23. As someone who very recently started dealing with retail cash on a regular basis and has been sick 4 times in the last few weeks, I think the argument about bacteria and viruses is pretty valid. I don't think cash should be removed from our economy, but maybe we could sanitize it on a regular basis.

  24. Can you do a bit on currency vs money? I have recently gotten into gold and silver stacking, and gold is still considered real money for a variety of reasons, not the least of which is that it is a metal with very specific chemical properties that prevent it from being easily created. World banks have recently been increasing their gold reserves, which is not only newsworthy but further proof that it is a true money of the world, especially if we are going to talk about the ability of using a common good that can be proven to be exactly the same no matter where you are in the world, or universe for that matter

  25. I'm an American but I've been living and working in Shanghai for the past five years. Here we use Alipay and WeChat Pay instead of cash. Basically, these are apps that display a QR code that the merchant scans in order to receive payment. If you don't have a bank account, you can keep money in the app. If you do have a bank account, you can link the app to it and they money gets withdrawn from your account. I love it – it's SO convenient!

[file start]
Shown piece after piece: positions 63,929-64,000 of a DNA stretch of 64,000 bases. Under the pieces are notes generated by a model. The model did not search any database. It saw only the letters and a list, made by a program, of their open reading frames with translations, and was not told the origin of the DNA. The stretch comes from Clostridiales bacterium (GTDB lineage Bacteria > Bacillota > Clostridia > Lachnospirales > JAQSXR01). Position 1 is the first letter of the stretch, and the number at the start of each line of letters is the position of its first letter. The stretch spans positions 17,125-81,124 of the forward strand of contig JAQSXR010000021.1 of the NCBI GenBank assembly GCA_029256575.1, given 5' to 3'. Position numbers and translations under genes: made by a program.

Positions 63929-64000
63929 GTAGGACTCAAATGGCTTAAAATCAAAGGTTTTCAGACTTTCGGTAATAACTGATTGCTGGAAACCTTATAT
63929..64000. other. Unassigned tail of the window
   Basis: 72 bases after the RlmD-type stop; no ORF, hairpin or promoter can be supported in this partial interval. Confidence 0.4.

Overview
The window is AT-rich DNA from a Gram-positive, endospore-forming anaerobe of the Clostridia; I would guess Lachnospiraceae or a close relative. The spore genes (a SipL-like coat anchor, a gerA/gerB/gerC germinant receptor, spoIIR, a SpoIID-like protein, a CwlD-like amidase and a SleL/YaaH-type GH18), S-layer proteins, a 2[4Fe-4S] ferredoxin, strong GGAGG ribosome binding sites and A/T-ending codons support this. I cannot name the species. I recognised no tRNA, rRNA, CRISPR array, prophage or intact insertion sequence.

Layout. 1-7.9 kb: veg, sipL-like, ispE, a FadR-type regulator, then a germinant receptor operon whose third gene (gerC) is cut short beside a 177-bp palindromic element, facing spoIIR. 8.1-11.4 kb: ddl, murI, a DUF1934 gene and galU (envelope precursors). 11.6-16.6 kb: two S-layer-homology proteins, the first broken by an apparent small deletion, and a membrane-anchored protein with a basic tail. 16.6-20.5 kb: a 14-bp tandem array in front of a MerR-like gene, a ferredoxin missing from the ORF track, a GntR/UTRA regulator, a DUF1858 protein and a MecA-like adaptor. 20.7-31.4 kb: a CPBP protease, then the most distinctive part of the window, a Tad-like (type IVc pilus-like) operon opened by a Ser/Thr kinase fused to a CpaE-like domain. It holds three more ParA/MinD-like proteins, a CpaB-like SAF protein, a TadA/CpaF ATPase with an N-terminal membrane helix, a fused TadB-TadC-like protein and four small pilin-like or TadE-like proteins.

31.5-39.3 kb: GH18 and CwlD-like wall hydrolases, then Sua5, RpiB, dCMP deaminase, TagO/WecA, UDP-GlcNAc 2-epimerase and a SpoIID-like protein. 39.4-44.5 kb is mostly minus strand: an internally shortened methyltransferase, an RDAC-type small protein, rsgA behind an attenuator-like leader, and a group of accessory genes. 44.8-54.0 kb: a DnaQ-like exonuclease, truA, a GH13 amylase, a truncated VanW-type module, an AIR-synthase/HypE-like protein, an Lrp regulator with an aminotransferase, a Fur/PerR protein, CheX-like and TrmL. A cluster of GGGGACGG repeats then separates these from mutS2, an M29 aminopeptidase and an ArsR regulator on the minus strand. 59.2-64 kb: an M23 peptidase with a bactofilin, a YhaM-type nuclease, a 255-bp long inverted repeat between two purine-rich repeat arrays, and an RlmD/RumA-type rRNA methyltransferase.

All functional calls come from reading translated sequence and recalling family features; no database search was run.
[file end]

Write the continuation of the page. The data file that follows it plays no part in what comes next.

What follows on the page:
26. They didn't mention the millions of people who get paid in cash. If they can't spend it, it would force them to deposit it into a bank account. Many people have moral objections to the way banks and credit card companies conduct business. Forcing people to use a business or industry they find morally reprehensible is unAmerican.

  27. I think your goal should be to use credit cards responsibly rather than have the crutch of using cash to limit spending. You can easily get 2-3% back that you can't get with cash.

  28. "the same currency our country has used for hundreds of years"…….
    It's really not the same…. but they've gone to lengths to make it appear that way. #FiatCurrency #EndTheFed

  29. “…we moved from gold to paper because it is lighter and easier to carry”.

    Not sure we really “moved” from gold to paper. The paper represented gold. Back in the day, it was possible to go to a bank and exchange the paper for the gold it represented.

    The real move was from gold denominated currency to fiat. That was the change.

    It’s possible to have digital money backed by gold. Goldmoney let’s you transact in gold using a debit card.

  30. I think the benefits of a cashless society, in terms of virtually ending crime and increasing the hurdles for money laundering, far outweigh the burden it imposes on unbanked persons who probably shouldn't be eating out in any event. Obviously, we need to ensure universal access to banking and credit while we're at it. Furthermore, if you're so undisciplined as to NEED cash to rein in your spending, then living in a cashless world should be the least of your worries.

  31. I live in the metropolis of New York City and have never seen a 'No Cash Accepted' sign.

    Not yet at least.

    I will be VERY unnerved if-or when-I see such a sign.